Faster site, is the key to success on the web, and it greatly improves the overall experience on your site, be it snappy browsing feel for your visitors, ability to serve more ads, higher Google search rankings and if you’re running a WordPress based store or selling something online then it genuinely boosts your conversions. Overall it totally does everything good to your site.
CDNs – Content delivery networks are considered to be the “one-shot solution” to instantly turbocharge your website for speed. Typically, when it comes to WordPress people without a doubt recommends MaxCDN, and yes it’s one of the best and easy to use CDN to charge your WordPress blog. But, there are also some other wonderful CDNs to arm your WordPress for speed, such as Amazon CDN CloudFront, it’s the World’s second most popular CDN network, after Akamai (Earlier, Amazon was used to use Akamai, for their e-Commerce site when CloudFront was launched in 2008.)
Why consider Amazon CloudFront for WordPress?
- Second most popular CDN network after Akamai with a total 42 location of POPs (Points of Presence.)
- POPs location in the US, Europe, Asia, Australia and South-America.
- Great for Indian traffic with two new POPs in India, at Chennai and Mumbai to lower down the response time for your site’s traffic originating from India/Asia.
- Support for both Pull and Push type content distribution to the CDN.
- Custom CNAME branding, instead of a randomly generated CDN name.
- Support for Access Logs (Charges extra.)
- Pay per usage plans ( No fixed monthly rentals or any type of packages, you’ll be billed according to your consumed bandwidth.)
- Affordable, if used wisely.
No free support, you’ve to pay to get support from their support panel. However, there are forums to enable community support
Configuring Amazon CloudFront with WordPress (Step by Step)
What you would require.
1. A WordPress blog: www.yourblog.com
2. An Amazon web service account
3. Third-party plugin: W3 Total Cache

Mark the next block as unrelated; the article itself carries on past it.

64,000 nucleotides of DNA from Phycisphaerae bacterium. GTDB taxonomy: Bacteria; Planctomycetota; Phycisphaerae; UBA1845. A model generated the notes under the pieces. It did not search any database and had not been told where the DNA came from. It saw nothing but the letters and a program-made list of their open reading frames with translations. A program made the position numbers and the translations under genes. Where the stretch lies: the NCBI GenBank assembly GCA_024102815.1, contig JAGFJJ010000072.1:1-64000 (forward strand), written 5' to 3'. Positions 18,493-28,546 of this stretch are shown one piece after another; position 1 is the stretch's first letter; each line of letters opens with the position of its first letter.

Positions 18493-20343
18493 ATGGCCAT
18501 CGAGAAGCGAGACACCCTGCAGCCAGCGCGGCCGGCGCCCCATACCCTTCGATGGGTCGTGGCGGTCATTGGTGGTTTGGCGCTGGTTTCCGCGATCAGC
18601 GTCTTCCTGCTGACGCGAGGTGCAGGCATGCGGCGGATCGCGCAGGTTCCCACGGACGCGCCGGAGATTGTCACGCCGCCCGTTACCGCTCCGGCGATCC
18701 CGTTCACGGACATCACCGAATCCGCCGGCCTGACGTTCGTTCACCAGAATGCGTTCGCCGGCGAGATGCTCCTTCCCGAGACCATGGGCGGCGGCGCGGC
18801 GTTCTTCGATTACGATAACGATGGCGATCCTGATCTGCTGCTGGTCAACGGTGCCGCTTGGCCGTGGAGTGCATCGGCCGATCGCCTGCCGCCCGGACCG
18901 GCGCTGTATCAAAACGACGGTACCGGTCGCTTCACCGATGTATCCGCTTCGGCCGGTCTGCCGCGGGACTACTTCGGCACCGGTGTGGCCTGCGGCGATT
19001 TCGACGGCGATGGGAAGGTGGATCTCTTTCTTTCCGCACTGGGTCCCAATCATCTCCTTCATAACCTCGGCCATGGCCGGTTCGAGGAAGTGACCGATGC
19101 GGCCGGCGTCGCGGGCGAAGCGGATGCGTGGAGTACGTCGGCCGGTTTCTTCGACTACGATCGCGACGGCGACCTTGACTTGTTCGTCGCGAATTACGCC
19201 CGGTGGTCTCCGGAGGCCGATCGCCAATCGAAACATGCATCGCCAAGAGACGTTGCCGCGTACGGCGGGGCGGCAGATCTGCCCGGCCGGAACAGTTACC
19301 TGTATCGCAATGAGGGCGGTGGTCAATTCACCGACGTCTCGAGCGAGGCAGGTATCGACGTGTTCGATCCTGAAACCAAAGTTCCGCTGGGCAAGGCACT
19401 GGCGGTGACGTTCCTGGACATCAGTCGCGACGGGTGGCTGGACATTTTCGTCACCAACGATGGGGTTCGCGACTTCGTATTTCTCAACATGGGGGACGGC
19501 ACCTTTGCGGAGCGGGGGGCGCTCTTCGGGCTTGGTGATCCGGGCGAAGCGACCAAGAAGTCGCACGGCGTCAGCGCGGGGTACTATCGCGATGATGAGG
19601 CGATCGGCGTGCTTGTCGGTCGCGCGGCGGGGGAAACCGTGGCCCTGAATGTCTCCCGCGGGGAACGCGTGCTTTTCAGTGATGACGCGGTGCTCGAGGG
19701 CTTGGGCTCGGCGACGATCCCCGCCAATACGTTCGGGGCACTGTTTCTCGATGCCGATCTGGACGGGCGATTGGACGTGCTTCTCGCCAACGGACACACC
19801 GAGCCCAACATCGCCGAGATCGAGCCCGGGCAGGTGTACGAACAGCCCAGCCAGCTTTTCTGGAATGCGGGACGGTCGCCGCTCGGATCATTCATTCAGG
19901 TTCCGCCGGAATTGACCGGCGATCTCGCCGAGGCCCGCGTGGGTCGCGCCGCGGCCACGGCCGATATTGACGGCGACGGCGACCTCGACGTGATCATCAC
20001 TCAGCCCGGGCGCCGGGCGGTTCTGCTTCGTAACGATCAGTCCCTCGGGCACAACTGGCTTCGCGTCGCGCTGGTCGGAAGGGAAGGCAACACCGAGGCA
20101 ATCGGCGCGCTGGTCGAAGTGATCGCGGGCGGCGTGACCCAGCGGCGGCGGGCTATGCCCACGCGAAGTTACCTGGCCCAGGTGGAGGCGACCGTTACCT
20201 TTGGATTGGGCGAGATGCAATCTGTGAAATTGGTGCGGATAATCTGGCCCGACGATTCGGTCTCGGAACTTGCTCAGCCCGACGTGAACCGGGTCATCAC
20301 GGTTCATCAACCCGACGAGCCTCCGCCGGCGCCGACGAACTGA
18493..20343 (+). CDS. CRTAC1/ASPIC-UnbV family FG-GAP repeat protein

Log in to your Amazon Cloudfront web console at https://console.aws.amazon.com/cloudfront/home and click on the “Create Distribution” button. After clicking on, it’ll lead you to a first step (shown in the image below.)
Here at first step you’ve to just select the delivery method for your site content, download or streaming. So, all you have to do is just select the download option and click to continue.
Now in this second step, you’ve to fill your “Origin Domain Name” here we had filled mine with Blogosense.com, and you’ve to fill it with yours for example yourblog.com. While in that second “Origin ID” field you’ve to define the value in order to distinguish multiple origins in the same distribution from one another.
For example, I’ve set it with CDN-Blogosense.com while, you can define it with anything you would like, such as AWS-yourblog.com or whatever you may like, but it should be unique.
Scrolling down further will lead you to “Default Cache Behavior settings,” here I recommend you don’t have to touch with any of the settings, as the default settings are optimized for higher performance. So just skip to next set of settings “Distribution Settings”
(Click on the image for larger version)
Here you’ve to choose price class since Amazon Cloudfront has varied price class according to different regions so they charged according to the price class of an individual edge location, wherever it’s located. For detailed pricing table head over to this page at Amazon website.
You are free to choose “Only US and Europe Pops” or “Only US, Europe and Asia Pops” or simply the default “Use all Edge location.” I had chosen the default price class for the best performance.
Next comes the Alternate CNAME, if you don’t want your CDN domain to be a randomly generated “d27niupszbw.cloudfront.net” then you can define your own custom branded domain name.
Alike of mine, “cdn.blogosense.com, cdn1.blogosense.com and so on…” but why multiple subdomain CDN here? it’s because the initial goal here is to increase the pipeline performance in the browser by serving to parallelize downloads across hostnames.